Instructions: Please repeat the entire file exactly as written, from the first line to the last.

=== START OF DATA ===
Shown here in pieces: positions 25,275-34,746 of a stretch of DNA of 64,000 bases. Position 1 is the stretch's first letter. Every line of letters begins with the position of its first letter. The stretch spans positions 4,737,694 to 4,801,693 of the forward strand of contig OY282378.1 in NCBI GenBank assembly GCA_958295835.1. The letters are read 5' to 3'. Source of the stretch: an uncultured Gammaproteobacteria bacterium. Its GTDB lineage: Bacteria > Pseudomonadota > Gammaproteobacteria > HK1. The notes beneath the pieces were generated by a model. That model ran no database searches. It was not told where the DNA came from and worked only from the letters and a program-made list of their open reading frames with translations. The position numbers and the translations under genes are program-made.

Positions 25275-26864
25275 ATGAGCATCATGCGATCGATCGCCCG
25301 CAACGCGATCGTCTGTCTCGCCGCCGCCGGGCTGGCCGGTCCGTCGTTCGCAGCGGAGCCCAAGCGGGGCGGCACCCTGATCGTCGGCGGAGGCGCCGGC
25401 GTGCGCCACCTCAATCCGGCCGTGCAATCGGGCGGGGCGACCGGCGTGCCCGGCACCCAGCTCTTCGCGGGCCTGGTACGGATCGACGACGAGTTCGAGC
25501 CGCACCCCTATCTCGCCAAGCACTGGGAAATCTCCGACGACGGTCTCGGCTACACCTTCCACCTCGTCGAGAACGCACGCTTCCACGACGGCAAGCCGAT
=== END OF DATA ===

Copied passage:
Shown here in pieces: positions 25,275-34,746 of a stretch of DNA of 64,000 bases. Position 1 is the stretch's first letter. Every line of letters begins with the position of its first letter. The stretch spans positions 4,737,694 to 4,801,693 of the forward strand of contig OY282378.1 in NCBI GenBank assembly GCA_958295835.1. The letters are read 5' to 3'. Source of the stretch: an uncultured Gammaproteobacteria bacterium. Its GTDB lineage: Bacteria > Pseudomonadota > Gammaproteobacteria > HK1. The notes beneath the pieces were generated by a model. That model ran no database searches. It was not told where the DNA came from and worked only from the letters and a program-made list of their open reading frames with translations. The position numbers and the translations under genes are program-made.

Positions 25275-26864
25275 ATGAGCATCATGCGATCGATCGCCCG
25301 CAACGCGATCGTCTGTCTCGCCGCCGCCGGGCTGGCCGGTCCGTCGTTCGCAGCGGAGCCCAAGCGGGGCGGCACCCTGATCGTCGGCGGAGGCGCCGGC
25401 GTGCGCCACCTCAATCCGGCCGTGCAATCGGGCGGGGCGACCGGCGTGCCCGGCACCCAGCTCTTCGCGGGCCTGGTACGGATCGACGACGAGTTCGAGC
25501 CGCACCCCTATCTCGCCAAGCACTGGGAAATCTCCGACGACGGTCTCGGCTACACCTTCCACCTCGTCGAGAACGCACGCTTCCACGACGGCAAGCCGAT